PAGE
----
King said approximately 100 courses around the country have agreed to enroll in the 15-inch cup testing program. Bishop said he will consider using a regulation hole and the 15-inch cup on each green on one of his nine-hole layouts.

The cost of the kit is inexpensive (approximately $60) and the device to cut the hole in the green is $250.

"In this country, you can break golfers into two categories -- you have players and you have golfers," Bishop said. "And golfers are this expansive group that don't have handicaps, who don't play anything competitively, who just want to play the game, play with their friends. They don't want to get caught up in all these technical rules that are a barrier for them in the sport."

Course closings

It has become a common sight in Western Pennsylvania and around the country -- golf courses closing because of a stagnant industry.

The latest closings are nine-hole Marada Golf Course in Clinton and the 18-hole Phoenix at Buffalo Valley in Freeport.

Marada was a popular spot for locals and people who wanted to squeeze in nine holes on the way to nearby Pittsburgh International Airport. It was also the home course for Our Lady of Sacred Heart High School.

Several years ago, the Maronda Foundation, which owns the course, considered expanding to 18 holes.

Findlay Township officials said they are not interested in purchasing and operating the course, similar to what Moon Township officials did nine years ago when they purchased Bon-Air Golf Course.

The Phoenix at Buffalo Valley lasted only two years after being purchased and reopened by developer Gary Nese in 2012. The course, formerly a private members-only club called Buffalo Valley, sat dormant and overgrown for four years before Nese bought the property in 2010.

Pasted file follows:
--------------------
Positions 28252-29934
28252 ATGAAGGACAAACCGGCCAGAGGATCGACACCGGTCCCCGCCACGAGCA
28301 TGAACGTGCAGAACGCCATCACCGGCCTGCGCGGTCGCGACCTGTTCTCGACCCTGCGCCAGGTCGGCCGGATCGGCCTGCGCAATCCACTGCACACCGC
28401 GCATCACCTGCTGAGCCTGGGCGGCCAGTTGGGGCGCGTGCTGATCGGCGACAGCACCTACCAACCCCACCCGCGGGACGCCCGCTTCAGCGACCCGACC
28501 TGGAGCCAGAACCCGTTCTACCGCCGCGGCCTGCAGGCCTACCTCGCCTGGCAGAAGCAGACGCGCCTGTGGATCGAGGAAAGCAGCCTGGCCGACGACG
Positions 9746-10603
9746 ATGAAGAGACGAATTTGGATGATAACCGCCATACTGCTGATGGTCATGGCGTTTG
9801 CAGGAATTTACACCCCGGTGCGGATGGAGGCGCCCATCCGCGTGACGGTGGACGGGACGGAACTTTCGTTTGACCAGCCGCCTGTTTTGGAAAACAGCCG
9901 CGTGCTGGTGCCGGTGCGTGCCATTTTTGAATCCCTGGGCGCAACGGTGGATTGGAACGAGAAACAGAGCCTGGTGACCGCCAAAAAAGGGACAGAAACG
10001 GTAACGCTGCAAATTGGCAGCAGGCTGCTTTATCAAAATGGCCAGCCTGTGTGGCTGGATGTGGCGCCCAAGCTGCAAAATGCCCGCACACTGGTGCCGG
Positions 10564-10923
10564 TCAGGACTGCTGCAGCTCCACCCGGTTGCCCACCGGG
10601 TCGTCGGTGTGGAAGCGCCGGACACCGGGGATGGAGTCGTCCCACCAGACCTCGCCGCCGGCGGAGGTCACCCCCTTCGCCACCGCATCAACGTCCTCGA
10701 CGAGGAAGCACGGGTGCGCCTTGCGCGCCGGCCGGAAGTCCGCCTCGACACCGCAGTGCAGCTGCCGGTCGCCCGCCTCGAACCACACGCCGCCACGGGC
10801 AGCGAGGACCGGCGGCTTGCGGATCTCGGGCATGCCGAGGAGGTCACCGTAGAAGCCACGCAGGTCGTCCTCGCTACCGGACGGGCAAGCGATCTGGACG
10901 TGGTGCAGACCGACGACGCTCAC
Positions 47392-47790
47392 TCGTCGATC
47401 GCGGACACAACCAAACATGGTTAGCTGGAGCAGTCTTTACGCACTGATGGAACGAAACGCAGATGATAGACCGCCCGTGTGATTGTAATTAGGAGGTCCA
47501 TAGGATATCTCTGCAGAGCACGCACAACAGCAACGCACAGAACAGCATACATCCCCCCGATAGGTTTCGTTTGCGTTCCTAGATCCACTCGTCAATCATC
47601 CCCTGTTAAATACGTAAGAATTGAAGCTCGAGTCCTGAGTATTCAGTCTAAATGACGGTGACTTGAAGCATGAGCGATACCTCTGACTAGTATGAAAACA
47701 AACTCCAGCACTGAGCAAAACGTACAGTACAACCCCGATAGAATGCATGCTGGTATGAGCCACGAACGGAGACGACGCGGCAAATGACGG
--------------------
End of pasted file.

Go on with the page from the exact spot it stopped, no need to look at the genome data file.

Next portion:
Nese also owns Glengarry Golf Course in Latrobe, but he has leased the facility to a group headed by the course's PGA professional, Jamie Costic.


Johnny Miller, who is never afraid to say what he thinks on NBC telecasts, after watching PGA Tour player Andrew Loupe go through his methodical, pre-shot routine: "If they all played like him, I'd quit announcing."

Rules question

During the final round of the Masters, Matt Kuchar marked the ball of playing partner Jonas Blixt while Blixt was walking toward the green after putting his third shot at the second hole on the green. After Kuchar pitched his shot from the front of the green, he replaced Blixt's ball on his mark. Was Kuchar allowed to do that?

Answer at end.

Dissa and data

■ Oakmont CC will hold a junior girls clinic May 7 from 5-7 p.m. with instruction by Oakmont professionals Bob Ford, Devin Gee and Eric Johnson, World Golf Hall of Fame member Carol Semple Thompson and other Tri-State PGA professionals. The clinic is open to girls, ages 8 to 18 and limited to the first 88 who enter. The Dennis Walters Golf Show will also perform. Go to or for entry forms.

■ Paul DiLorenzo, a former assistant at Southpointe GC, has been named head professional at Seven Oaks GC in Brighton.

■ The Patriot Golf Scramble benefitting the Folds of Honor Foundation is May 25 at Tam O'Shanter GC. Entry is $300 per team, $75 per player and includes cookout lunch and prizes. Each team must include a senior (55+) or female. Go to or call 724-734-9533.

Rules answer

Yes. According to Rule 20, a player, his partner or a person authorized by the player can mark a ball on the green. Either the player or the person who lifted the ball is allowed to replace the ball.

Gerry Dulac:; twitter: @gerrydulac. Listen to "The Golf Show with Gerry Dulac" every Thursday 6-7:30 p.m. on 970 ESPN.